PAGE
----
I've played both ways. There are games that I've committed to wholeheartedly, and these are games where I've found myself far down the rabbit hole. Final Fantasy XIV, World of Warcraft, City of Heroes, Star Wars: The Old Republic -- in each one I've started out with a dedication to the game, and in each case I've had no problem getting lost in the game world and roleplaying and just enjoying my time in the game.
But then there are the games that I knew were on borrowed time. Warhammer Online. Ryzom. TERA. RIFT. They were games I was playing for work or as part of a limited project or that had otherwise been marked in my head as not a permanent fixture. And in each one I found that the immersion was not happening, that keeping the game at arm's length kept me out of the game, even though I went into each thinking that I was open to the idea that the game might grab me and take me in.
There's no unifying thread to these games except that I started out committed to some and expected commitment to just happen in others. When you consider that everyone in the world has a huge number of choices, suddenly, it seems as if going in waiting to be immersed is basically cruise control for never getting lost in the game. You wait for it to sweep you off your feet with romantic gestures, but you're already thinking about dating other people.
A different call to action
Honestly, I think this is a good thing. I think some people are really happier wandering, and that's great for them. I think some people are already committed, and that's great for them. But I think that there's the distinct possibility that if you have a wanderlust you don't know how to cure, it might be more fixable than you think if you know why it's happening.
And the solution is simple. Maybe not easy, but simple. You need to commit.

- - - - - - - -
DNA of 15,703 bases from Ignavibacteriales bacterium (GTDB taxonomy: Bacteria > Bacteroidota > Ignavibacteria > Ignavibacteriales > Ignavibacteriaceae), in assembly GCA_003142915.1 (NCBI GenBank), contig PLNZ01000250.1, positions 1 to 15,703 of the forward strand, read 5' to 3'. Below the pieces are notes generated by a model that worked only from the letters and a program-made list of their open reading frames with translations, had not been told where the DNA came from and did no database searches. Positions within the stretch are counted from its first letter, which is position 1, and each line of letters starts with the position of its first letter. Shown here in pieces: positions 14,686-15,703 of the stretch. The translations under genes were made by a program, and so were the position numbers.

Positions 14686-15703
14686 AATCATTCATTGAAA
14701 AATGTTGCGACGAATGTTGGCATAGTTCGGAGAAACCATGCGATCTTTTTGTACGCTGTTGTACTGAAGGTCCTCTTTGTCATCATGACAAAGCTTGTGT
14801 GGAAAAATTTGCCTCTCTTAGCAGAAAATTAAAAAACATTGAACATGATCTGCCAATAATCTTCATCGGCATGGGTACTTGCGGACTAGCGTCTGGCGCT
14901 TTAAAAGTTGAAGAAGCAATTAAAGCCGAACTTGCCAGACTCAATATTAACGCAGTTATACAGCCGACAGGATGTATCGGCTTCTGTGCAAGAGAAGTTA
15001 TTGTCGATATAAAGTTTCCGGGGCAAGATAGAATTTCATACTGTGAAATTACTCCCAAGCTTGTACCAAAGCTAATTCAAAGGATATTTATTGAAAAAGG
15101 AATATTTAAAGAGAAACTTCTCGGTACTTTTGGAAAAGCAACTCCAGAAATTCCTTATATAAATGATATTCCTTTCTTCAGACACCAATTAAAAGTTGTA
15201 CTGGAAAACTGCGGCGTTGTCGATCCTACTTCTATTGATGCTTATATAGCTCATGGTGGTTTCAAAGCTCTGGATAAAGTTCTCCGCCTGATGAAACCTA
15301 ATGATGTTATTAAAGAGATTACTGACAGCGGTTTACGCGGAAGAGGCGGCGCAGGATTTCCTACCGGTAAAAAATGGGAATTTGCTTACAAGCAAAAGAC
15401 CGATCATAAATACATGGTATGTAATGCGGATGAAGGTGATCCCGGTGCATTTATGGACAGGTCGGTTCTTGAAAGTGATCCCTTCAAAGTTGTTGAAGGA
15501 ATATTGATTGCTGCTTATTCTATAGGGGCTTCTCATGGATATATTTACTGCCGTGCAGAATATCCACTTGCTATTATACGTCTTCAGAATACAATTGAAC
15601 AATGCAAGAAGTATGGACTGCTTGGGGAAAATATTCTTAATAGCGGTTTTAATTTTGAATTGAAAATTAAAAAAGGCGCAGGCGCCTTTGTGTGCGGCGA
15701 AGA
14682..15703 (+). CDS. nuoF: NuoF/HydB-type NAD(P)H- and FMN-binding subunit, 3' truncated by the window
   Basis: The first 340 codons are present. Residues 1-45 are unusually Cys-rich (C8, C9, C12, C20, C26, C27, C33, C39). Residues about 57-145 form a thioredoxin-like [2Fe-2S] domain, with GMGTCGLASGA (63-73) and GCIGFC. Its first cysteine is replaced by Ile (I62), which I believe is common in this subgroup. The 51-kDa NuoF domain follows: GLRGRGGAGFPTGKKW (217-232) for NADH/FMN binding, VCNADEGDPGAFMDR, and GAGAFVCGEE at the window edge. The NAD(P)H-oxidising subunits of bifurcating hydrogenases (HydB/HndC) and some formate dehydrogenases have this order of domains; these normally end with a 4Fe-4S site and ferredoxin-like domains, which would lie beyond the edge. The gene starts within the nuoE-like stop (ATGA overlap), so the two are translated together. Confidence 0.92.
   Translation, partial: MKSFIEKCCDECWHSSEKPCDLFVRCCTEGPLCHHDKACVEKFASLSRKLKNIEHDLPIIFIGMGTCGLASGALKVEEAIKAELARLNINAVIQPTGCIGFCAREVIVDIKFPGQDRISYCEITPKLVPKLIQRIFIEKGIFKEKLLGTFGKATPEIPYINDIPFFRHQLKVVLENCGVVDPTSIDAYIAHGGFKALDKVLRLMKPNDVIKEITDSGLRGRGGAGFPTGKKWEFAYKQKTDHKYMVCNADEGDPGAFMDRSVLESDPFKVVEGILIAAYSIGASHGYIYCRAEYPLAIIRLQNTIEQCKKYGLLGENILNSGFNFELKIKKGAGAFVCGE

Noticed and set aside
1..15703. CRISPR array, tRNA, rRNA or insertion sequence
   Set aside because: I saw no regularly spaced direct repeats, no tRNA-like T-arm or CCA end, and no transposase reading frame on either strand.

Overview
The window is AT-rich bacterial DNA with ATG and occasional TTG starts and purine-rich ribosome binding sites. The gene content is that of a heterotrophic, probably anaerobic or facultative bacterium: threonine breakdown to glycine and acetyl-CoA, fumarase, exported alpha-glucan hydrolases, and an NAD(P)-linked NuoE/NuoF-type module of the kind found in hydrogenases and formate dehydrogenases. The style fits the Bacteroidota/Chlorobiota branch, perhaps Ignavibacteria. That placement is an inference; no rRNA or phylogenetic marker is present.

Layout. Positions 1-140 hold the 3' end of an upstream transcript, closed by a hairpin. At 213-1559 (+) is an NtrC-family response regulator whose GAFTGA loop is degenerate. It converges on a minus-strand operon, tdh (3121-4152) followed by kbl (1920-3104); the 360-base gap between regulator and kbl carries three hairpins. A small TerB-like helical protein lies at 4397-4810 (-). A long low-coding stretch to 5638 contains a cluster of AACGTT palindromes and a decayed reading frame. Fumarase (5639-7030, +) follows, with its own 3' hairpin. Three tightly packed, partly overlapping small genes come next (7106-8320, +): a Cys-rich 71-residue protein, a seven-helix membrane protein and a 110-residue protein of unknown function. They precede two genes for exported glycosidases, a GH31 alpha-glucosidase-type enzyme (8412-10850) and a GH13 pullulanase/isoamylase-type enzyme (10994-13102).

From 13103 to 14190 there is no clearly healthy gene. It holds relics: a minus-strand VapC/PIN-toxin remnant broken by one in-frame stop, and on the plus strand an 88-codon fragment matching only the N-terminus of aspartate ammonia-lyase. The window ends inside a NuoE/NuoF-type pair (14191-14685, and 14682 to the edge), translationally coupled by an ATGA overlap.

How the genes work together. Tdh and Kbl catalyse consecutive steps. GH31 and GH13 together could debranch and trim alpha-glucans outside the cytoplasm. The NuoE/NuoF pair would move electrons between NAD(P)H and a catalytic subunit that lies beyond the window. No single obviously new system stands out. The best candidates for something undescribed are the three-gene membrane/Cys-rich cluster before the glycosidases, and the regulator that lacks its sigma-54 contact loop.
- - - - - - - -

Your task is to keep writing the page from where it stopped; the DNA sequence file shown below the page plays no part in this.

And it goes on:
You need to look at a game and accept it, faults and all. There are potentially relationship-destroying faults, sure, but those are either knowable in advance or the result of major and well-forecasted changes. More important is the concept of committing, of looking at the game and saying that yes, the graphics might not be the best and there are mechanics you don't like and there are elements of the lore you think are dumb and the developers don't share your view of endgame activities -- but everyone has a home somewhere, and at the end of the day, this is where you hang your hat.
The games I mentioned before? They all have things that annoy me. But I love them just the same, and I stick by them despite the flaws that I see.
Maybe you can't get everything you feel is important from one game -- so commit to two games. Maybe you feel like your favorite games have been shut down -- so find new ones instead of staying locked in mourning. Maybe you're happy in an older game -- so stay in that game instead of constantly looking at something new on the horizon. But above all else, don't wait for the game to commit you; commit yourself.
It might not work. I might be totally wrong. But in my own experience, it changes everything, and it certainly can't hurt.
Everyone has opinions, and The Soapbox is how we indulge ours. Join the Massively writers every Tuesday as we take turns atop our very own soapbox to deliver unfettered editorials a bit outside our normal purviews and not necessarily shared by Massively as a whole. Think we're spot on -- or out of our minds? Let us know in the comments!